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Discussion Starter #1
So, let me start this with a thank you to the forum in general.

The bike is an 88 FXRS. 35,000 miles on the clock.
I have my outer and inner primary off for a re-gearing that I just completed. I’m at the point where it’s ready to go back together - kind of. I replaced my shift lever coming off of the transmission and while I was face to face with the trans pulley I noticed some moisture around the pully nut. “Ohh boy” I said to to myself....(the water droplet on the bottom right of the pulley is because it’s raining out at the moment) I have the extended socket & centering donut needed in the garage to remove the nut but haven’t had to use it yet. Is today my lucky day?
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Now, I’ve got the factory service manual on hand and I just can’t wrap my head around what I gotta do to right this. After reading a bunch of past posts online across the forum and web it is to my very loose understanding (if that’s what you want to call it ) that there is a seal, behind a race, in front of a bearing? Please correct me if I’m wrong..
As bad as I want to ride, I’d prefer to order whatever is needed and nip this in the rear and upgrade if possible while I’m in here learning as I go.

Also it seems I have the OEM single lip seal within the inner primary. As well as the OEM bearing. At the moment I have the James gasket kit that has an updated double lip seal. Do I need to remove the snap rings and bearing in order to replace that seal? Or do I pull it from the back side of the inner primary and just press the new seal in? I see some distortion on the bottom side of the bearing/snap ring in picture #3 that concerns me but I am not sure if it should?
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Oem seal. with some dings that are concerning to me as well. Don’t want this to cause a leak but if the seal is doing it’s job than it shouldn’t.... right?
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Last but not least, the James gasket kit came with 2 seals that look identical but one is marked with a 2 and one with an 8. Im assuming one of them goes where the starter shaft comes into the primary and one goes in the transmission where the starter shaft passes through it. But does it make a difference where each one goes?
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Last one and I’m done boys lol...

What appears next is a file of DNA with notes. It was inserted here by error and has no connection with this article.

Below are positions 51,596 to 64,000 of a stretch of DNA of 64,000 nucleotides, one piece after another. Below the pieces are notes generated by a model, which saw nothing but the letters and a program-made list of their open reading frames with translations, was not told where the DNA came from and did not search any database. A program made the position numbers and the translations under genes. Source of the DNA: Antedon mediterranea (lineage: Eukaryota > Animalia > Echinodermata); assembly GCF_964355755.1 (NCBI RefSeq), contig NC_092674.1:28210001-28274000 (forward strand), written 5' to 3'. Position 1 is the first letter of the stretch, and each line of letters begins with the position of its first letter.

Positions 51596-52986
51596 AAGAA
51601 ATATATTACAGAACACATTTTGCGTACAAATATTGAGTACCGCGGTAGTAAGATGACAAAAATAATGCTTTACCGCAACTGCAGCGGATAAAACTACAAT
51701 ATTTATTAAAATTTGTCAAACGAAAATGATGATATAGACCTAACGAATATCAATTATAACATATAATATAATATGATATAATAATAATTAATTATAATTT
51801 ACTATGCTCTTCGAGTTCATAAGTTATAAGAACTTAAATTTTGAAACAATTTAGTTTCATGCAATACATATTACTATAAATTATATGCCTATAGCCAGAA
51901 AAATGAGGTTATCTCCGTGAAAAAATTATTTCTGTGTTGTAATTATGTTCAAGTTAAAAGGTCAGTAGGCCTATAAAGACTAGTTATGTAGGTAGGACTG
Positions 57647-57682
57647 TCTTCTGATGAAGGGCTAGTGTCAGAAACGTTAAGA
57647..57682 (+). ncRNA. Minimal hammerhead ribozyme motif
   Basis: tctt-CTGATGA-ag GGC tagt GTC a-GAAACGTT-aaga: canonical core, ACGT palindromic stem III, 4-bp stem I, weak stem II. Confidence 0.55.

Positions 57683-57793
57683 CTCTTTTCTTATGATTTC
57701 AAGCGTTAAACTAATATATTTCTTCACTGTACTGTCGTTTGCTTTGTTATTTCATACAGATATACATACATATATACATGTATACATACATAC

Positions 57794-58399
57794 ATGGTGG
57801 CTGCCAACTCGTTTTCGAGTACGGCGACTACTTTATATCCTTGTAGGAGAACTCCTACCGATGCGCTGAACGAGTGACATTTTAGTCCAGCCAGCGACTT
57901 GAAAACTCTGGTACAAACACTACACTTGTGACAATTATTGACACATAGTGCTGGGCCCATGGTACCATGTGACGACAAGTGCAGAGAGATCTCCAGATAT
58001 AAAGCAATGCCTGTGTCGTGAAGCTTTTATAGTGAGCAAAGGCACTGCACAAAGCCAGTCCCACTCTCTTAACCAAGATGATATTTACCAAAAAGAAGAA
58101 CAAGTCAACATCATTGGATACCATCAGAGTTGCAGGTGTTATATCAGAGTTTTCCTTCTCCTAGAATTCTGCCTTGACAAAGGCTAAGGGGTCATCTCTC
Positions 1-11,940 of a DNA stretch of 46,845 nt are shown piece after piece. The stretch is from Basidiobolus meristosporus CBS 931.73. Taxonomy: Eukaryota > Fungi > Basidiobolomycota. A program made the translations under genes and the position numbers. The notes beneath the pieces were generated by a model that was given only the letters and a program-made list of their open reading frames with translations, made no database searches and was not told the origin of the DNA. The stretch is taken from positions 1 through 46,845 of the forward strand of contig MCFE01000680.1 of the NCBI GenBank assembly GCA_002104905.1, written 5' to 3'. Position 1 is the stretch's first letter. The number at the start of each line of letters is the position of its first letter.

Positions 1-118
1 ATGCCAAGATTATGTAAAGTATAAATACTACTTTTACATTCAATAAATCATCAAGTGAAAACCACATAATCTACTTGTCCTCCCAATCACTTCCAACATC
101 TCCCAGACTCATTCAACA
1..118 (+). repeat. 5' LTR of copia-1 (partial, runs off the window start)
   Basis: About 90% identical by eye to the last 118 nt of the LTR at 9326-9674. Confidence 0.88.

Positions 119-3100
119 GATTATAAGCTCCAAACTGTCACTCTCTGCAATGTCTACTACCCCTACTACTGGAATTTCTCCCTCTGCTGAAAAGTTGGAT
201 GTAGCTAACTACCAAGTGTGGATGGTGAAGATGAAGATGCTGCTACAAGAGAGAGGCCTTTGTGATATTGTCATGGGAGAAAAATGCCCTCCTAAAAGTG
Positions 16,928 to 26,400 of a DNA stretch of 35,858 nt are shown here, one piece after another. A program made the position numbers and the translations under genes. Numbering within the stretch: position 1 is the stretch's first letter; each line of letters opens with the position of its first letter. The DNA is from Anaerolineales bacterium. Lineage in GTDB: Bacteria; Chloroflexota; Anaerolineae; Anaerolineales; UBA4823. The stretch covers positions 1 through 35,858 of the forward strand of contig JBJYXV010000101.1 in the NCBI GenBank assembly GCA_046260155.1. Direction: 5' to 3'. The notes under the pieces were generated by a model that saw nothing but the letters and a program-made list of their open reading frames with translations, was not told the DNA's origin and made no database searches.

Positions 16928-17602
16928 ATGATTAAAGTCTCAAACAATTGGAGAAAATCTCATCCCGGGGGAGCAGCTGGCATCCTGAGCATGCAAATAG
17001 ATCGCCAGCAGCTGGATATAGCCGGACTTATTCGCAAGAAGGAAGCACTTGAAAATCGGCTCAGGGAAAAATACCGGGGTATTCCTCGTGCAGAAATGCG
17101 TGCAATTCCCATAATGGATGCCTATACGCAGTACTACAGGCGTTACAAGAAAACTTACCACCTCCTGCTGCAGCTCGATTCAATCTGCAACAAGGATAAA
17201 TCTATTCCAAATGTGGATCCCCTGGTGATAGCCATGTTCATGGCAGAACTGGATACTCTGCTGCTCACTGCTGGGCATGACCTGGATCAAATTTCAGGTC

where does this fancy seal go? Or is it not needed for my application ?
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I know it was quite a few questions and a ton of picture room but before I go any further I just want to say thank you to everyone. I’m half lost at this point having never had to replace any of the seals or bearings mentioned or asked about (clearly).
cheers
 

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Discussion Starter #2 (Edited)
Think I’ve got things sorted so far.
the # 8 is in the primary where the starter shaft comes in. 2 goes in the trans case where the starter shaft rides there.
green = shifter shaft seal which ill swap if it is
i got the inner primary bearing seal out as well as the two snap rings.
Now, do I get the race off the trans shaft and then go the baker route ? Or replace the snap rings / seal and leave it stock? It’s $50 and if it keeps me from having to tear down the primary any time soon to fix a race walking ‘ seal issue, then I’m “happy” to spend it.
I can make a threaded rod press to get the bearing itself out with 2 sockets, all thread and some washers so I’m not too worried about that....or should I be? I have an indi I can bring the inner to and have him press out/in the bearing if need be..but what fun is that?

Trans pully with moisture around the nut is still concerning but the more I read the more it seems necessary to just take care and replace every seal I can. The two I suspect -
(breakdown from a 91)

#28. Part # 11161 : quad seal
#32. Part # 12050 : mainshaft oil seal
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Georges garage Main drive gear seal installer
#620080 = $55.95 for the quad seal?

what to use for the removal / install for the mainshaft seal?
also is 5th gear seal part# 12035B to be replaced as well?
 

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Discussion Starter #3 (Edited)
Okay learning as I go, that green seal isn’t what I thought it was lol. Any waysss.
Got the shifter shaft baby snap ring off, it was wet behind the washer/spacer.
Got the trans sprocket off. Full of centrifugal fluid / grime marks on the inside. It had no lock ring that the manual shows which I found odd. Never the less it’s off.
Got the race pulled off with some home made puller arms and a puller it came off without a fight thankfully. No grinding necessary.
Picked out the wedding ring seal behind the race just to make sure it wasn’t going to be a fight. I lightly pushed it back in to stop shock proof from puddling up until the new one gets here.

Which brings me to what’s on the way.
Baker high torque bearing / seal kit # 18956 - to do away with any future walking race issue.
Large mainshaft seal for 5 speed w/ quad seal # 12050
Mainshaft oil seal # JGI 12013-A (wedding ring looking seal)
Sprocket spacer # 17-9851 says it’s .850 (mine measured .827~ and the sprocket was awwweeefullly close to the trans to the point where grime was being rubbed on the trans housing so .025 should help and I hope it doesn’t cause stack height issues during assembly)
Shifter shaft seal # 12045-dL
Transmission shifter lever snap ring # 12-0950

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Think it’s safe to say it was only a matter of time before it really let go and started leaking.

Although I’m sure all of this has been discussed before and no one is replying, I’m listing parts and taking pictures to maybe help someone in my position down the road. If all goes well the parts will be here tomorrow and I’ll get this part of things taken care of.
I still need to press the inner primary bearing out which if I’m feeling lucky will be taken care of tonight.
 

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It is curious why someone would leave that lockplate and screw off.

You didn't by any chance measure the gap between the inner race and the main drive gear before removal, did you? The specs are in the manual, but for mine, it calls for a gap between .100 and .150 in. Just to know if it did walk in.